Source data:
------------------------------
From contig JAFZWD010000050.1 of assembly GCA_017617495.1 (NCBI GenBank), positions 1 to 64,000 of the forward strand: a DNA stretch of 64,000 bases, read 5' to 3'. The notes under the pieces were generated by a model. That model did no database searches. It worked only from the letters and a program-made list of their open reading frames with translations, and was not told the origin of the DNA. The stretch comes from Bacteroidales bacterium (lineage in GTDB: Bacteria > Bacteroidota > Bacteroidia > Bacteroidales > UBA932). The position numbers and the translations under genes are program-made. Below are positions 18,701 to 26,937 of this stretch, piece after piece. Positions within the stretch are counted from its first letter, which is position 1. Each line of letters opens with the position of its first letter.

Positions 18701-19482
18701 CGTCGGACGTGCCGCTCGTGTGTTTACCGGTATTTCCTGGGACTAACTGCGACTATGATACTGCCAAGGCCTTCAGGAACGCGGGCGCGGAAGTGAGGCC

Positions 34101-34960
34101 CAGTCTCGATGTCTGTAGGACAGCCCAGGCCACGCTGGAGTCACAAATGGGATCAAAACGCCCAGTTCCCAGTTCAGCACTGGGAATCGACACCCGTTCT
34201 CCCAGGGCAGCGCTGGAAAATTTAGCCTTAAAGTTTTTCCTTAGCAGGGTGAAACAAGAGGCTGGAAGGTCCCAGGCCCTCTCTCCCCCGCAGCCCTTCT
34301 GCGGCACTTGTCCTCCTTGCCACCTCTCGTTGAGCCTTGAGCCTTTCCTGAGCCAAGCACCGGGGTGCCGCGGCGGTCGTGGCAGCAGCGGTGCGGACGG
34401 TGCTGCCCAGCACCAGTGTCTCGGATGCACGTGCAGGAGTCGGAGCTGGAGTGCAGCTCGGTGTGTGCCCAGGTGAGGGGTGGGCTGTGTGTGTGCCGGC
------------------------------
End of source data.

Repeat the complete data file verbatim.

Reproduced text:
From contig JAFZWD010000050.1 of assembly GCA_017617495.1 (NCBI GenBank), positions 1 to 64,000 of the forward strand: a DNA stretch of 64,000 bases, read 5' to 3'. The notes under the pieces were generated by a model. That model did no database searches. It worked only from the letters and a program-made list of their open reading frames with translations, and was not told the origin of the DNA. The stretch comes from Bacteroidales bacterium (lineage in GTDB: Bacteria > Bacteroidota > Bacteroidia > Bacteroidales > UBA932). The position numbers and the translations under genes are program-made. Below are positions 18,701 to 26,937 of this stretch, piece after piece. Positions within the stretch are counted from its first letter, which is position 1. Each line of letters opens with the position of its first letter.

Positions 18701-19482
18701 CGTCGGACGTGCCGCTCGTGTGTTTACCGGTATTTCCTGGGACTAACTGCGACTATGATACTGCCAAGGCCTTCAGGAACGCGGGCGCGGAAGTGAGGCC

Positions 34101-34960
34101 CAGTCTCGATGTCTGTAGGACAGCCCAGGCCACGCTGGAGTCACAAATGGGATCAAAACGCCCAGTTCCCAGTTCAGCACTGGGAATCGACACCCGTTCT
34201 CCCAGGGCAGCGCTGGAAAATTTAGCCTTAAAGTTTTTCCTTAGCAGGGTGAAACAAGAGGCTGGAAGGTCCCAGGCCCTCTCTCCCCCGCAGCCCTTCT
34301 GCGGCACTTGTCCTCCTTGCCACCTCTCGTTGAGCCTTGAGCCTTTCCTGAGCCAAGCACCGGGGTGCCGCGGCGGTCGTGGCAGCAGCGGTGCGGACGG
34401 TGCTGCCCAGCACCAGTGTCTCGGATGCACGTGCAGGAGTCGGAGCTGGAGTGCAGCTCGGTGTGTGCCCAGGTGAGGGGTGGGCTGTGTGTGTGCCGGC